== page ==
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Iga Janowska (TA)
Julian Staniek (PhD student)
Jan Raabe (Master Student)
Jacqueline Tkocz (Master Student)
Nadine Henneberger (Master Student)
Arianna Troilo (PostDoc)
Ann-Kathrin Dufner (MD student)
PD Jens Thiel (Rheumatologie)
PD Niels Venhoff (Rheumatologie)
Prof. Hermann Eibel (CCI)
Prof. Klaus Warnatz (CCI)
Dr. Miriam Kunze (Frauenklinik)
Prof. Jürgen Finke (Hämatologie)
Dr. Ulrich Salzer (CCI)
Dr. Klaus Schwarz (Ulm)
Dr. Joachim Roesler (Dresden)
Prof. Miriam van Der Burg (Rotterdam)
Dr. Elisabetta Traggiai (Novartis
Prof. Sandro Plebani (Brescia)

Research focus:

  • Human B cell development and dysregulation
  • Modulation of B cell function, development and activation
  • In vitro models of human B cell development

Current Projects:

FAS and B cells in humans
Extrinsic apoptosis pathway executed via FAS receptor (APO-1, APT-1, CD95,) signaling is central to lymphocyte homeostasis and clearance of activated and potentially autoreactive immune cells. FAS-mediated apoptosis has been shown to play a major role in pathogenesis of autoimmune lymphoproliferative syndrome (ALPS), a condition defined by presence of lymphoproliferation, autoimmune cytopenias, raised levels of CD3+TCRa/b+CD4-CD8- “double negative” T cells (DNT) and propensity to lymphoid malignancy. The disease manifestation is heterogeneous and patients may present with only partial phenotype (e.g. only lymphoproliferation or only autoimmunity). Most of the patients carry germline or somatic heterozygous mutations in FAS gene. In a case of FAS mutations with lower penetrance, accumulation of genetic defects (second mutation in FAS gene or loss of heterozygosity) has been shown to be indispensable for the disease manifestation. The observation that somatic mutations can cause the ALPS phenotype has been an important advance, indicating that presence of the mutation in a limited number of hematopoietic cells is sufficient to cause disease manifestations.  Interestingly, in mouse it has been demonstrated that FAS deficiency restricted to B cells is sufficient for the development of autoantibodies and lymphoproliferation. Conversely, in human the role of FAS in B cell selection, and its contribution to autoimmunity is still poorly understood.

Modulatory signal in B cell activation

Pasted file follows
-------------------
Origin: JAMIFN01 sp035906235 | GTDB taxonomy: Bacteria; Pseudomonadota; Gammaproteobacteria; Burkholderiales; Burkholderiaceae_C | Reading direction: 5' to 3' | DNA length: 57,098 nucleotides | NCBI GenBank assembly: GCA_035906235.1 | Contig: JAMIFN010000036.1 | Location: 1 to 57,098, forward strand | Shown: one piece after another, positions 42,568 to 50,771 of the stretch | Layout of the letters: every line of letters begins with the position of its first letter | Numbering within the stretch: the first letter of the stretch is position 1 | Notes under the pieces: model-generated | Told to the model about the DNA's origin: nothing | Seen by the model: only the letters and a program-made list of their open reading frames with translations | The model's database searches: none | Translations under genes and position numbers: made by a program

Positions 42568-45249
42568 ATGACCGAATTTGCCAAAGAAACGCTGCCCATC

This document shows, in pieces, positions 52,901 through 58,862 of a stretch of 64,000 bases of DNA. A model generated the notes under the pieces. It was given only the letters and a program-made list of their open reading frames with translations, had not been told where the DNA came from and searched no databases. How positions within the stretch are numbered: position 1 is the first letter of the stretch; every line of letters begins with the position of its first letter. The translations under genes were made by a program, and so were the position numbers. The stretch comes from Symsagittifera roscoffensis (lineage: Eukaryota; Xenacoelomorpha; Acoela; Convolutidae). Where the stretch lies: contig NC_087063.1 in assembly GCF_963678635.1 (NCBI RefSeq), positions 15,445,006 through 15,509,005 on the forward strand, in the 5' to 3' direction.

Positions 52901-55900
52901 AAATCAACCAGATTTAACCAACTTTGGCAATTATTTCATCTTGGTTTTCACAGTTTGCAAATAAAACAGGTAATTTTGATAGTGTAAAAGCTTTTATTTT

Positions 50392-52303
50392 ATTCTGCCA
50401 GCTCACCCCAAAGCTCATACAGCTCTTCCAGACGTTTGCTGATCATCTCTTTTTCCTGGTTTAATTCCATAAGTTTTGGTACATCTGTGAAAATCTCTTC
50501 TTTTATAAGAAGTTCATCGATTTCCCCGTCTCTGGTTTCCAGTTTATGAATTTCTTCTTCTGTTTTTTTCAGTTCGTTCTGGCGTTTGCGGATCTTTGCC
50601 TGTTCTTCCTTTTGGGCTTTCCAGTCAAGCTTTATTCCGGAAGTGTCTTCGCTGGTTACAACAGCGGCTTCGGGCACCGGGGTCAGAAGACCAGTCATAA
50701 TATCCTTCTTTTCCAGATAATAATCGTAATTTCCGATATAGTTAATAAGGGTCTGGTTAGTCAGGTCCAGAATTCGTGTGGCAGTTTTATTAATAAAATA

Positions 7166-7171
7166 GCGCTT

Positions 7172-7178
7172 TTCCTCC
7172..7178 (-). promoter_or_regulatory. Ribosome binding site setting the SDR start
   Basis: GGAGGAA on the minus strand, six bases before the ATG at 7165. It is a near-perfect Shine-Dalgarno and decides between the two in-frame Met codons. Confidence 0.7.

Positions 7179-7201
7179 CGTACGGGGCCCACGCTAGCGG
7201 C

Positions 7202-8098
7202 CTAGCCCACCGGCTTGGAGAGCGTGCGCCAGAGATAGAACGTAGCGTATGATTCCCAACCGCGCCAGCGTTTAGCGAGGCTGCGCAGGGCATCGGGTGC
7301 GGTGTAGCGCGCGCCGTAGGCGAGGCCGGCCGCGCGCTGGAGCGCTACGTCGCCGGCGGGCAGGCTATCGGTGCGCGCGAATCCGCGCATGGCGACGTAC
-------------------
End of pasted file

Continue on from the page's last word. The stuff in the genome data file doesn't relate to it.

In this project we analyze several candidates receptors, signaling pathways that may be involved in the modulation of B cell function, B cell homeostasis and B cell receptor signaling in a T-cell dependent and T-cell independent manner. To test this we assess the impact of triggering these signaling pathways on B cell activation and function in vitro.

B cell development and function in models of autoimmune diseases
In collaboration with Dr. Thiel and Dr. Venhoff we study the B cell function in vasculitidis patients. Vasculitides are potentially life-threatening multi-organ diseases. They often require prompt immunosuppressive therapy resulting in a considerable treatment-related mortality. Recently, we found that a substantial number of AAV patients develop secondary immunodeficiency. We plan to study the B cell function and activation in AAV patients, and their contribution to the pathogenesis of the disease and to the immune dysregulation that we clinically observe.

Analysis of early BM development in primary antibody deficiency patients
Patients suffering from primary antibody deficiency (PAD) form a heterogeneous group characterized by a wide spectrum of disease severity and presentation. Genetic defects have been identified in about 10-15 % of these patients. In the remaining majority, the molecular mechanisms resulting in the disorders are not known. About 50% of the PAD patients lack both memory and marginal zone B cells, and about 10-15% of patients have less than 5% of circulating B cells. Analysis of B cell precursors in the bone marrow revealed that in about 20% of PAD patients B cell development is arrested at the transition from the pre-BI to the pre-BII cell stage. Therefore in PAD patients intrinsic or microenvironmental defect may be at the base of the disease. The understanding of the underlying defect would improve patient classification, and provide the base for the study of new therapeutic options.


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